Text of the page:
230 pp., 5.875 x 9.25, notes, bibl., index
A 2006 Choice Outstanding Academic Title
Analyzing the crucial period of the Cuban Revolution from 1959 to 1961, Samuel Farber challenges dominant scholarly and popular views of the revolution's sources, shape, and historical trajectory. Unlike many observers, who treat Cuba's revolutionary leaders as having merely reacted to U.S. policies or domestic socioeconomic conditions, Farber shows that revolutionary leaders, while acting under serious constraints, were nevertheless autonomous agents pursuing their own independent ideological visions, although not necessarily according to a master plan.
Exploring how historical conflicts between U.S. and Cuban interests colored the reactions of both nations' leaders after the overthrow of Fulgencio Batista, Farber argues that the structure of Cuba's economy and politics in the first half of the twentieth century made the island ripe for radical social and economic change, and the ascendant Soviet Union was on hand to provide early assistance. Taking advantage of recently declassified U.S. and Soviet documents as well as biographical and narrative literature from Cuba, Farber focuses on three key years to explain how the Cuban rebellion rapidly evolved from a multiclass, antidictatorial movement into a full-fledged social revolution.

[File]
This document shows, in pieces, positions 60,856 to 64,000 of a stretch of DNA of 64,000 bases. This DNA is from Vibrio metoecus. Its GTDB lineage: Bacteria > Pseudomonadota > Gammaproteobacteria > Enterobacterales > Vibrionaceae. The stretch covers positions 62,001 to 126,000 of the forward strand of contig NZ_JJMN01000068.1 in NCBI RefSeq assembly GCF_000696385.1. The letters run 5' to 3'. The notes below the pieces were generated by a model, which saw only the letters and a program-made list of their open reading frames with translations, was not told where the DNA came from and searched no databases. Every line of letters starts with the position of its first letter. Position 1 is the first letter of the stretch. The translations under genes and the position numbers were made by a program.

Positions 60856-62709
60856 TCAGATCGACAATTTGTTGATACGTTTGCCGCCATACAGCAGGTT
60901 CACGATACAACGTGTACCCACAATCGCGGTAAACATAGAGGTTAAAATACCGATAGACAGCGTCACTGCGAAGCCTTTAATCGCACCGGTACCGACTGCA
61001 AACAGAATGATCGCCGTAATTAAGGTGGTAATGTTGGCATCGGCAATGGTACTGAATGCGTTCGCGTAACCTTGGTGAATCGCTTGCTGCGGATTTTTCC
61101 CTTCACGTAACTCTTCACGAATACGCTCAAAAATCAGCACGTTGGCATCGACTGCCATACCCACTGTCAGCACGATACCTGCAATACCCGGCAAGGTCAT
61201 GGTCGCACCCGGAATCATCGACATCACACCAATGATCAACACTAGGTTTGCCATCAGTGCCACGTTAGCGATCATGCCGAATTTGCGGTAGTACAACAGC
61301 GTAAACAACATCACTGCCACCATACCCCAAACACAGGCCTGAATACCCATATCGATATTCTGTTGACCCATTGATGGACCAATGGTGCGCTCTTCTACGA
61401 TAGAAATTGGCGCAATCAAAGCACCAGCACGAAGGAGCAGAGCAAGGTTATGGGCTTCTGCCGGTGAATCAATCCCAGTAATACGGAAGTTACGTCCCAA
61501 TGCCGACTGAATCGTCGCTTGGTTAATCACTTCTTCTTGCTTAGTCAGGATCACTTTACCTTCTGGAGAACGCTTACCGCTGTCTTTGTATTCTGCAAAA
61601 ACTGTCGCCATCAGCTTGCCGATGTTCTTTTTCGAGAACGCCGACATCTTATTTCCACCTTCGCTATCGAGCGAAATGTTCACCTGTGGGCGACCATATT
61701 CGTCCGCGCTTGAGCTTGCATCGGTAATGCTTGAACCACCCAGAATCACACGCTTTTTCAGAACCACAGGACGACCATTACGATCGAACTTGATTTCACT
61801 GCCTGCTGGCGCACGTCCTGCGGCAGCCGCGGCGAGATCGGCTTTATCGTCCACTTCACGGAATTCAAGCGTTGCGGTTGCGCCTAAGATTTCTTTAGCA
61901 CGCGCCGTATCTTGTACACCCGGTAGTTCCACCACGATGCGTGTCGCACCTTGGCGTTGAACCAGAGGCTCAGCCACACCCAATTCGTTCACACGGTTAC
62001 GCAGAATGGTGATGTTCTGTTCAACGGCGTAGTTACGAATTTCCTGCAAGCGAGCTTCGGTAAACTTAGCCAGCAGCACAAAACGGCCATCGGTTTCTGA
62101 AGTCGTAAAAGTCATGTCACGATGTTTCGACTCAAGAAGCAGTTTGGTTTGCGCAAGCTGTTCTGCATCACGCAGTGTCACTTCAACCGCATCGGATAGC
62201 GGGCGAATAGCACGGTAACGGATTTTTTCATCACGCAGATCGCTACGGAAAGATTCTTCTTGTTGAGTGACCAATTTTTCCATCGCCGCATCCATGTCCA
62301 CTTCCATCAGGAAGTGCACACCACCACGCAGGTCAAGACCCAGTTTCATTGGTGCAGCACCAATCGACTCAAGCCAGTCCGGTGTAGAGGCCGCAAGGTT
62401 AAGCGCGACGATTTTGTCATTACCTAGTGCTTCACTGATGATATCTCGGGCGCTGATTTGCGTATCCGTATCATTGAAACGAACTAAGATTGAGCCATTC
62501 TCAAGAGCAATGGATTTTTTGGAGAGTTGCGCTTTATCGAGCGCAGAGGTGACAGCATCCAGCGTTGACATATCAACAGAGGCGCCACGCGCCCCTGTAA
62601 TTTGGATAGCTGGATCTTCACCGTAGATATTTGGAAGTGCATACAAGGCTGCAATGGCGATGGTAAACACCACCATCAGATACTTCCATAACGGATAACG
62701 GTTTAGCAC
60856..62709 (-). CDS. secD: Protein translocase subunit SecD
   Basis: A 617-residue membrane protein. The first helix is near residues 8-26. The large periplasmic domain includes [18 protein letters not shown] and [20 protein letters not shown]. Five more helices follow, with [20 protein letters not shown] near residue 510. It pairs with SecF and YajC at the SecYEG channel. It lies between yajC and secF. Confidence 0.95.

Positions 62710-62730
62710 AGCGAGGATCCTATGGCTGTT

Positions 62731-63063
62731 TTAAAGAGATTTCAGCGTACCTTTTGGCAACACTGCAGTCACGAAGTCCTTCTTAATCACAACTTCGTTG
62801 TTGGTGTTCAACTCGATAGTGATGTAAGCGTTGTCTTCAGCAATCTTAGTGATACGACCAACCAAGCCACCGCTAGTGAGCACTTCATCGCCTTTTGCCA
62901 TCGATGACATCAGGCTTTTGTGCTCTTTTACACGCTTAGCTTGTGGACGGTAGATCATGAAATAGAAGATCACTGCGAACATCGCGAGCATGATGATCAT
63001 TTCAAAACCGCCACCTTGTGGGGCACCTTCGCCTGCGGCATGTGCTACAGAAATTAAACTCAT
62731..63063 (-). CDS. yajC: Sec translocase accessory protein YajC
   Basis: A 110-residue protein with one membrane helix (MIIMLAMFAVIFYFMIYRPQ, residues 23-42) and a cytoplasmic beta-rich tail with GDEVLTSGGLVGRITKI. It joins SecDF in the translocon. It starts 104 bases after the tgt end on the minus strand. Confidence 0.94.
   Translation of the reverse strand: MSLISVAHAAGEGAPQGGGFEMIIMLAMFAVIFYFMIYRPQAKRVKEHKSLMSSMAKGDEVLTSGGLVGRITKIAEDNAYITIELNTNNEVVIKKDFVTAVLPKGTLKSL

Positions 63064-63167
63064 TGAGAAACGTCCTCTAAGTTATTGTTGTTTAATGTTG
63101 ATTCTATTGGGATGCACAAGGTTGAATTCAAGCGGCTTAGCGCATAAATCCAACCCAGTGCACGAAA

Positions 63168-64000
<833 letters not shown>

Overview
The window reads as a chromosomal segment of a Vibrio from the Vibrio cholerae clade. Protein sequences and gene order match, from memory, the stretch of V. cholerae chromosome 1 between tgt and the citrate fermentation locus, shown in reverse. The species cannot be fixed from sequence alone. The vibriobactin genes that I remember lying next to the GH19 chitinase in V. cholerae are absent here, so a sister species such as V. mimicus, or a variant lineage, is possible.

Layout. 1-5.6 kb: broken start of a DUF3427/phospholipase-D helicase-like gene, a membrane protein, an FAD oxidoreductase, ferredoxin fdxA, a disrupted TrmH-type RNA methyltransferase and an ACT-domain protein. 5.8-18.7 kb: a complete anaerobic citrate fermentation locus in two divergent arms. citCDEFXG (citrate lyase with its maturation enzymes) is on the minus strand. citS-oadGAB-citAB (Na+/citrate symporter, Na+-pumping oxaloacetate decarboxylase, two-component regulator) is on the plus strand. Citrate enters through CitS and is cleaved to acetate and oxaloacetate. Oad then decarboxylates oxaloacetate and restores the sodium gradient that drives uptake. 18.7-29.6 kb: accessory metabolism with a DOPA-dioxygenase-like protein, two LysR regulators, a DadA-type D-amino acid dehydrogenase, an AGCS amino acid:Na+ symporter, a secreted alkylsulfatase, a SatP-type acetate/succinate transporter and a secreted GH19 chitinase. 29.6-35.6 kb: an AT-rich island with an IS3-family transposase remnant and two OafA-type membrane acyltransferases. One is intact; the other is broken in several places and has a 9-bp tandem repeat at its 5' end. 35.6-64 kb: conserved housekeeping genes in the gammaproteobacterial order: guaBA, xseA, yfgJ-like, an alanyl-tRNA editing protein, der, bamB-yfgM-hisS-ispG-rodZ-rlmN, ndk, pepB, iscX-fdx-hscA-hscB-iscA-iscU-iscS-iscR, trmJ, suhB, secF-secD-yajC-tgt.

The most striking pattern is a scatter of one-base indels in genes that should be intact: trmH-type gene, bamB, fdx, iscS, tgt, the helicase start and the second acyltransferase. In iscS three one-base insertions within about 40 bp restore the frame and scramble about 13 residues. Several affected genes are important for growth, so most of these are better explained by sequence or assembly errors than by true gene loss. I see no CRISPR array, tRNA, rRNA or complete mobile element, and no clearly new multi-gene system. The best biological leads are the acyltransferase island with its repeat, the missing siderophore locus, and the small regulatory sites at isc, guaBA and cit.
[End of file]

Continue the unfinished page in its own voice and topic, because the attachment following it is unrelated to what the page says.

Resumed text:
"An important addition to existing literature in Cuban studies, and adds primary source, archival research to the continuing debates surrounding Fidel Castro and the Cuban Revolution."
"Farber has not only set the record straight, but also he has made a contribution to 'those trying to create a new revolutionary and democratic left in Cuba.'"
--International Socialist Review
"Offers a different perspective on the Cuban Revolution. . . . [and] an analytic approach that will attract Latin Americanists, especially those interested specifically in Cuba, and is suitable for classroom use."
--Colonial Latin American Historical Review
"Draws on the vast scholarship that has addressed the origins of the Cuban revolution. . . . [Farber's] admirable approach to both domestic and international structural arguments emphasizes constraints and possibilities."
--Latin American Research Review
"[An] interesting and polemical book. . . . [Farber] studies carefully, sometimes with illuminating detail, the first two years of the revolutionary process. . . . Students of Cuba, Latin America, the Cold War, and inter-American relations will benefit greatly from it."
--American Historical Review
"Delivers a finely balanced judgement . . . and many useful insights. . . . This is a welcome and fine piece of scholarship which brings a few new insights to the academic debates on Cuba."
--Journal of Latin American Studies
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